Instead of wasting spring break away doing pointless things, my friends Sara, Shaikha, Fatima, Farah, Manar, Lulu, Fay, Ghzayil, and Layal met up with Abdulkareem Al Shatti and Manal Al Foudary from the Layan campaign and discussed what we can do to help the refugees in Syria. We were all touched by the stories we heard, and videos we saw and the story behind the Layan Campaign. The campaign was named after a 7 month old baby called Layan. She suffered from a heart disease and was denied treatment at the hospital in Lebanon unless her parents were able to pay an amount of money they didn't have. That's when Abdulkareem and his team gathered donations and went to Lebanon in hopes of saving the childs life but sadly it was too late. She passed away. They named the campaign after her with the goal of preventing others from dying because of not having enough financial resources. Layans story is tragic. And not having money for health care is not a reason for someone to die. Shay 7ail tafih ina ilnas itmoot li2ana ma 3indaha floos. Marat y7tajoun mabali'3 basee6a mithl 60 kd to save their lives. i7na maraat inroo7 ma63am w bkil sihoola na9rif hal mabla'3 3ala akil w fee nas ga3da tmoot. The Layan campaign was a major wake up call. Three of us volunteered to go to the refugee camp and Lulu was lucky enough to go. She came back moved to do her best to help the people she saw and raise awareness. In a way, working on this campaign changed all of us. We began to realize that sometimes we get so caught up and distracted with unimportant things in our lives when there are people out there fighting for their last breath. You don't have to physically go to Syria (or any other place with victims in need of help) or to donate money to help. Awareness is probably the best help you can offer whether it be through word of mouth, writing, blogging, etc. God has blessed each of his creatures with a talent be it photography, artistic abilities, physical abilities, writing,, and what not. Use your God given talent to help people in need. Try to come up with a creative way to use your hobby to help others.
iGive a volunteer club collaborated with the Layan Campaign, a media volunteer team that cover the tragedy of Syrian refugees in Lebanon; to host a 3 day event at Gust in hopes of raising awareness and gathering donations. Tables were set up in the center of Gust where t-shirts were sold, donations were collected, videos of the event were shown, questions were asked, and brochures about the Layan campaign were handed out. There was also a collage of pictures of the refugees in the center where students, staff, and anyone visiting were welcomed to look at, ask questions, and listen to stories. Gust student Lulu Al Shaheen, an iGive member volunteered to go with the Layan Campaign and explained the situation and told people of what she saw to those willing to listen.
Members of the iGive club passed out bracelets with the Syrian flag to those who participated in the event. These bracelets were made out of cardboard to symbolize the types of shelters (cardboard) some refugees had to live in.
Guest speakers Fahad Al Rahmani, Wasan Al Budaiyeh, Abdulkareem Al Shatti, and Talal Al Mattar came to campus and shared their stories about their journey and the families they met. Each speaker pointed out the importance of how much help the refugees needed and urged the audience to do whatever they can whether it be donating or spreading awareness through word of mouth.
Sunday, April 1, 2012
I'd like to address a topic that's been bothering me a lot... Weight. Why is everyone obsessed with losing it? It's understandable for someone who's extremely over weight to want to shed off a few kilos. But why in the name of all that's holy, are girls who are perfectly healthy and fit obsessing over losing weight? We've all unconsciously become victims to the perfect size 2 body image the media has dictated to us. Girls as young as 4 are mindlessly saying things like: "I need to lose weight" or "ana msawya rijeem" without really understanding what it means. My 6 year old sister started talking about her non existent karsha. That was a wake up call to watch what we say in front of her.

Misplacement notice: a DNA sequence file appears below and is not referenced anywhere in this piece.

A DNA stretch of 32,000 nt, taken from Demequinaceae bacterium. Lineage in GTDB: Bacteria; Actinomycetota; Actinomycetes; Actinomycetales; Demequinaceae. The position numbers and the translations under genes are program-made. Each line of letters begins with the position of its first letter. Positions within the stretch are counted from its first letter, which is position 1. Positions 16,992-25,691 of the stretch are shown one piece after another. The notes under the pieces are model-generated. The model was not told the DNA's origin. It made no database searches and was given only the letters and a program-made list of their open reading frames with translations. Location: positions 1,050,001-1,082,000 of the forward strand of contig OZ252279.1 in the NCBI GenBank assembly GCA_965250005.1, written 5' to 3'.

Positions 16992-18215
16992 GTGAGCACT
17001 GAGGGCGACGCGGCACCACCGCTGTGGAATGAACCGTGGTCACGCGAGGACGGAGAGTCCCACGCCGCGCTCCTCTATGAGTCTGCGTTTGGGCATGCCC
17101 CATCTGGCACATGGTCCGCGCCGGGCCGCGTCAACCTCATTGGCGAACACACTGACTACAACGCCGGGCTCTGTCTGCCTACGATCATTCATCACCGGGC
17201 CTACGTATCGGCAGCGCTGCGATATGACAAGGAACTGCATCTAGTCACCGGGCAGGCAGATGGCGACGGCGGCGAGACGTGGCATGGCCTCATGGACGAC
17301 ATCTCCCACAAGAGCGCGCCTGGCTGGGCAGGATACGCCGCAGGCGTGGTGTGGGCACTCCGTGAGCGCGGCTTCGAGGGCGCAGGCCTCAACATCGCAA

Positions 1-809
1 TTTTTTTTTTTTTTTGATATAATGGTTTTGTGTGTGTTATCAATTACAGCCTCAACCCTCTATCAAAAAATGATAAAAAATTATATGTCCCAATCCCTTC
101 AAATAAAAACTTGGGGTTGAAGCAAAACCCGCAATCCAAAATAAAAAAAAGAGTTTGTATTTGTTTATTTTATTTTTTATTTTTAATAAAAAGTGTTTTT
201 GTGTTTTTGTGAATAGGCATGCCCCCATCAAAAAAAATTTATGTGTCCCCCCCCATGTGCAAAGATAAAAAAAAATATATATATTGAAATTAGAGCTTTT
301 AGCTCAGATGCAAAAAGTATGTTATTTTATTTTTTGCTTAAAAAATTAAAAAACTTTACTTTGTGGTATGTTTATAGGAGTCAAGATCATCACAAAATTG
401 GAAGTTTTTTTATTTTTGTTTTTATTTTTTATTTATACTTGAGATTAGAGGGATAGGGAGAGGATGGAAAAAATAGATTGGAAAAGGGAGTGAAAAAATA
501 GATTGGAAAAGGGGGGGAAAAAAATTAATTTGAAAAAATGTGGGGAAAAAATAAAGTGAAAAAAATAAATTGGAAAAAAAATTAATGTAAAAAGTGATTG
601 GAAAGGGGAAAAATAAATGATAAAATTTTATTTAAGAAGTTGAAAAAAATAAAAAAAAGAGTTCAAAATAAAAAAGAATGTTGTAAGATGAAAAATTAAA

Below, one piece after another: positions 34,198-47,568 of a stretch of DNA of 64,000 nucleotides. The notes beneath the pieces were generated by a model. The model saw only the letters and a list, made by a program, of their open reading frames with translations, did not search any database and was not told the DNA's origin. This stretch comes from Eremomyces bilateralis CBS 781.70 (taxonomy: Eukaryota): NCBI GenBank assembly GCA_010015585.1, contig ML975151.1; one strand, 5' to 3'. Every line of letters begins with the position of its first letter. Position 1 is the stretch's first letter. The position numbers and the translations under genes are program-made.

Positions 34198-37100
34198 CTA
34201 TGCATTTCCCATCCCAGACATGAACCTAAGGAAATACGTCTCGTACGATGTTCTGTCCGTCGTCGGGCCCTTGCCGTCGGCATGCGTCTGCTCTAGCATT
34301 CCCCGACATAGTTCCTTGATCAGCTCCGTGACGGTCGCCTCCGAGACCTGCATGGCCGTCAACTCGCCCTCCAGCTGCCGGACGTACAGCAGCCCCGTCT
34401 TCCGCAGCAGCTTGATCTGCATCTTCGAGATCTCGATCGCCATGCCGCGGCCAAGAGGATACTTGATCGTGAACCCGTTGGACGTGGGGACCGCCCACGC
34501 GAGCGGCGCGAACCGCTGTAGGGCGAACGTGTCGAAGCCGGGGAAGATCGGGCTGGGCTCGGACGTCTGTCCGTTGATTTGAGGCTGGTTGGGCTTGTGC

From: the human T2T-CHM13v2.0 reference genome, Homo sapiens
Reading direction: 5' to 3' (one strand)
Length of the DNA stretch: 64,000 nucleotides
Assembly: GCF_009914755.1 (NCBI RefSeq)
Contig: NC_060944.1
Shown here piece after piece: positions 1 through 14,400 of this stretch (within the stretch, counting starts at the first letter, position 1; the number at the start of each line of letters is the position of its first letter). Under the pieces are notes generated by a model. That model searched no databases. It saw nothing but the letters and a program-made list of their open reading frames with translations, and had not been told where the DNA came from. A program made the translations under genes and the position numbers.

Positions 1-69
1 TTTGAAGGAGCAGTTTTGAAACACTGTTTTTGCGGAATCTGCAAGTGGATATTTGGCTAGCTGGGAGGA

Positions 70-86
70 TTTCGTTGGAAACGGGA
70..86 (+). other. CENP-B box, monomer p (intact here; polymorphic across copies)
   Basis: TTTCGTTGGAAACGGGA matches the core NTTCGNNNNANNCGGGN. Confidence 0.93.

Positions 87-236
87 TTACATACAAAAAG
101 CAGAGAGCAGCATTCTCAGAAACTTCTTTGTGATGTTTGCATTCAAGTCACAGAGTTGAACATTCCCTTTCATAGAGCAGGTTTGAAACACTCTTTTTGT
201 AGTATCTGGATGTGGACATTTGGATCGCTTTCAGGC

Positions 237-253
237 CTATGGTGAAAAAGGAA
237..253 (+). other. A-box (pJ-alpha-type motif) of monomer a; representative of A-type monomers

I struggled with weight all through middle school. I was obese and it really effected my physical health but most importantly my mental health. Let's face the fact, being fat is damn right depressing. There's nothing wrong with exercising and fixing your lifestyle to be healthy. But it's upsetting when normal girls who are actually skinny claim to be dieting or call themselves fat.
Why are we all ashamed of whatever number pops up on the scale? A human beings self worth is most definitely not determined by a stupid number. Here's a little story i'd like to share: Once upon a time I was obese. I weighed 76 kilos for a short little middle schooler. I had to buy grown up clothes from the womens section and have it tailored to fit. Instead of exercising like a normal human being, i'd starve myself. My worst fear in life was gaining weight. I'd check the scale 4 or 5 times a day. It was anorexia. I was freaking anorexic. And yes, overweight girls can be anorexic, the whole skin on bones is a media portrayed image for anorexia nervosa. It was really bad. I put on all the weight after moving from one completely different atmosphere to another so I wasn't used to being over weight and it was depressing. My parents saw how much it affected me and took action. They signed me up in a gym, helped me make the right choices when it came to food, encouraged walking and taking part in physical activities till it became a lifestyle. A few years later, I grew up. Got taller. And now weigh 61.
Yup, just confessed how much I weigh and I actually don't feel bad about it. I am definitely not what people consider skinny but I also know i'm not fat. Wasted too much of my life feeling insecure about how I looked and i'm going to make sure that never happens again. Some people think it's arrogance when someone's comfortable in the skin they're in. Shfeeha itha ilwa7id kaan mirta7? Laish 8a9ib ilkil ykoon mit3a8id min shakla? I'm not trying to promote arrogance, fee farg kbeer bain ilthi8a wil'3iroor and I believe that every being has the right to feel confident or at least comfortable. Why do girls always throw around the word "rijeem" when they go out to eat? It's sickening, how obsessed the world is with weight. We're not meant to look the same. We're not meant to have the same body types. And we're definitely not meant to all be size 2's. It's about time people started exercising for the right reasons and learned to appreciate who they are.